Women on Wheels Indonesia ready to roll
The Jakarta Post
They are ordinary women, but their rides ' various models and brands of big motorcycles ' are extraordinary.
Meet the members of Women on Wheels Indonesia, a community of female riders popularly called lady bikers.
Women on Wheels was first set up in 1982 in California, the US, as a forum for lady bikers, which further developed and spread to Asia. In Southeast Asia, Indonesia is the fourth country to form Women on Wheels after Malaysia, Singapore and Brunei Darussalam.
In Indonesia, the members comprise women from across the archipelago with diverse professions ' from doctors to executives, midwives, singers and housewives.
Secretary-general of Women on Wheels Indonesia, Meilana Laissegar, said the community, which is based in Tangerang, Banten, aims to become a second home for lady bikers from across the country since most members are already affiliated with regional communities.
'This community also serves as an area for female bikers to socialize in relation to their pastime without abandoning their main priorities, while helping in promoting road safety for big-engine motorcyclists with capacity starting from 250 cc,' said the mother of four.
Meilana said that originally, some of them rode together with their husbands, but later they started to ride on their own and frequently met up at biker community gatherings.
They finally set up the Lady Bikers Community in July 2012 but later changed it into Women on Wheels Indonesia in January 2013.
Currently, the community has 65 members from different provinces. The first chapter covers the Greater Jakarta area, while the second is in West Java and the third in Bali.
One of the bikers is Ade Desti. At the age of 18, she's the community's youngest member.
She said that her talent as a child singer had enabled her to save money to buy a big bike and her choice was a Honda CBR Sport 600 cc, which she took to ride at the Sentul Circuit in Bogor.
'I joined the community in 2012 when I was 15 but I prefer racing at the circuit to riding on main roads, which I think is dangerous,' said Ade, who became the Ducati Ambassador 2013 and won the One Make Race Ducati in Sentul in the same year.
Another community member, Ellea, is an off-road jeep driver turned moge (large motorcycle) rider.
'With moge, there's a particular sensation because it's not just anybody's hobby. I feel some sort of pride and satisfaction when touring with fellow bikers,' said the 41-year-old former model, who works with an event organizer.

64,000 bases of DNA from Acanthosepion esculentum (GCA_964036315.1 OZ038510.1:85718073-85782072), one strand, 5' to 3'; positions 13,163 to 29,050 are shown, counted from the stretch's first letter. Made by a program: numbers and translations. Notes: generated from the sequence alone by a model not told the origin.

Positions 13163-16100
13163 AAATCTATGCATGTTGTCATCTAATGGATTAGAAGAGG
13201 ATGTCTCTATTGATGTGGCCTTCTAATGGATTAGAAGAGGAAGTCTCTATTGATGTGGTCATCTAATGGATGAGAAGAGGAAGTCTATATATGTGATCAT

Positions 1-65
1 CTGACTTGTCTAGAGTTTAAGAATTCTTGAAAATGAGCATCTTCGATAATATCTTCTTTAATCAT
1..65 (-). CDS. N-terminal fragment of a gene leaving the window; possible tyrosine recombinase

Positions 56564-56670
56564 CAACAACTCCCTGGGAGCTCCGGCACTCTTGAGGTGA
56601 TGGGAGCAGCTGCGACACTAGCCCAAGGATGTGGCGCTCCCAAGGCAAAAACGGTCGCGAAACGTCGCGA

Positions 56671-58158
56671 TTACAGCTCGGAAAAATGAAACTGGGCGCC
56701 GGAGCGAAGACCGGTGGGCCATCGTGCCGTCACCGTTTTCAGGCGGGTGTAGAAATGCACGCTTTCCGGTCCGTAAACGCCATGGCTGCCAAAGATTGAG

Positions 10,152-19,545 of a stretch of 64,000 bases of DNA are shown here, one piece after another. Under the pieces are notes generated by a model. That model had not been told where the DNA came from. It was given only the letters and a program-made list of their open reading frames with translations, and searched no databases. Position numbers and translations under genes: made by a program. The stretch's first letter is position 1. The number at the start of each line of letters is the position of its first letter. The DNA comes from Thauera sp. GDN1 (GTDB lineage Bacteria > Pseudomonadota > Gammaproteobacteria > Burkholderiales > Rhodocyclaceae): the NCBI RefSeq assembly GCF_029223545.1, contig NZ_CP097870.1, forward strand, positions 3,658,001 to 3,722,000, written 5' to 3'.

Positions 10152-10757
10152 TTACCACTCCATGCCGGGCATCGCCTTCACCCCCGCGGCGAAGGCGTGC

Midwife Irfi Prasti Rosfianti, better known as Fury Irfie, has been fond of riding sports motorcycles since her teenage years. In 2008 she bought a Kawasaki Ninja 250 cc with her own savings.
Fury, who is the community's secretary-general for West Java, said that at first, her parents and brothers frowned at her biking pastime, which they found to be against women's feminine image.
'After my family started to show their acceptance, I changed my bike to a bigger capacity one, a 650 cc bike, in 2013,' said the 25-year-old at Melinda Hospital in Bandung.
Dina Zildea or Dhea started out by riding her father's motorcycle during her school years. She later saved money from work to buy a Kawasaki Ninja 250R. 'In 2014, my dream of owning a sports bike was realized when I bought a Ducati Monster 795 ABS.'
The community regularly holds social activities, from conducting fast-breaking gatherings with orphans during the Ramadhan fasting month, to helping victims of natural disasters.
And to celebrate Kartini Day, which falls on April 21, the community will organize the first Indonesian Women's Bike Week on May 15-16 in Lombok, West Nusa Tenggara. It invites members and other moge bikers from other communities, including male partners, to join in.
Prior to the peak of the program, Tujuh Srikandi (seven ladies), who are the community's executives and members, will start a bike tour from Jakarta to Lombok from May 8-13. On their trip, they will be visiting several cities in Java and Bali before reaching Lombok, including the Museum of Kartini in Jepara, Central Java.
Apart from short- and long-distance tours, the community also takes part in a policewomen's big-bike riding safety program in Senayan, South Jakarta.
Meilana said moge riders needed to feel relaxed on their vehicles while maintaining high concentration and observing safety, while implementing biking ethics and conducting regular inspections of their bikes.
'Most female bikers feel happier, sexier and more confident, especially after riding the bikes they buy through hard work.'
' Photos by JP/P.J. Leo
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